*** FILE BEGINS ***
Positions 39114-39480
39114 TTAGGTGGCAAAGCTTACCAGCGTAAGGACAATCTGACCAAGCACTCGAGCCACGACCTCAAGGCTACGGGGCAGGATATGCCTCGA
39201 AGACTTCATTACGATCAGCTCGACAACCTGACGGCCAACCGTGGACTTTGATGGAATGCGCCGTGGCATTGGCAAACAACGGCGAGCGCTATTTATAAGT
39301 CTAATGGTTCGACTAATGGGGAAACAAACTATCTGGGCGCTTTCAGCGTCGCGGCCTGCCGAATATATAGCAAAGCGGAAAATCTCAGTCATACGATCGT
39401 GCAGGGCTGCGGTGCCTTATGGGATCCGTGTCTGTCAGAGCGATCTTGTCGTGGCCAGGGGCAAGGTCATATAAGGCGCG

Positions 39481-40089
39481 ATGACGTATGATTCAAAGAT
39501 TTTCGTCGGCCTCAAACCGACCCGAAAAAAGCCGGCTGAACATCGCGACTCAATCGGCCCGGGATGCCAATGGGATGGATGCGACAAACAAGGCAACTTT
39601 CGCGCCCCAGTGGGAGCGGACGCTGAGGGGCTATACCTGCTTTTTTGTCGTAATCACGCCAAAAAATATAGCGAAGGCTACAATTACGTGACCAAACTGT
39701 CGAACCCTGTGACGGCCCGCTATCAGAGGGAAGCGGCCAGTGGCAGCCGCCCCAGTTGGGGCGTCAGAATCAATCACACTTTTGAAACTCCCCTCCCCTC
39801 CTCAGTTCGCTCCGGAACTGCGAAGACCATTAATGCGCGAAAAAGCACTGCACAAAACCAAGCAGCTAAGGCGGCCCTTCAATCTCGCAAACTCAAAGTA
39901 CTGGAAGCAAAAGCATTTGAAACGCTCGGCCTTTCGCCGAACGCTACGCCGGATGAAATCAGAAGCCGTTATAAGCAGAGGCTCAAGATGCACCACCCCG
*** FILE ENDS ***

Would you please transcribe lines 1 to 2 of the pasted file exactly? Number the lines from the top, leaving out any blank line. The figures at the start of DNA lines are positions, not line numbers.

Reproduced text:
Positions 39114-39480
39114 TTAGGTGGCAAAGCTTACCAGCGTAAGGACAATCTGACCAAGCACTCGAGCCACGACCTCAAGGCTACGGGGCAGGATATGCCTCGA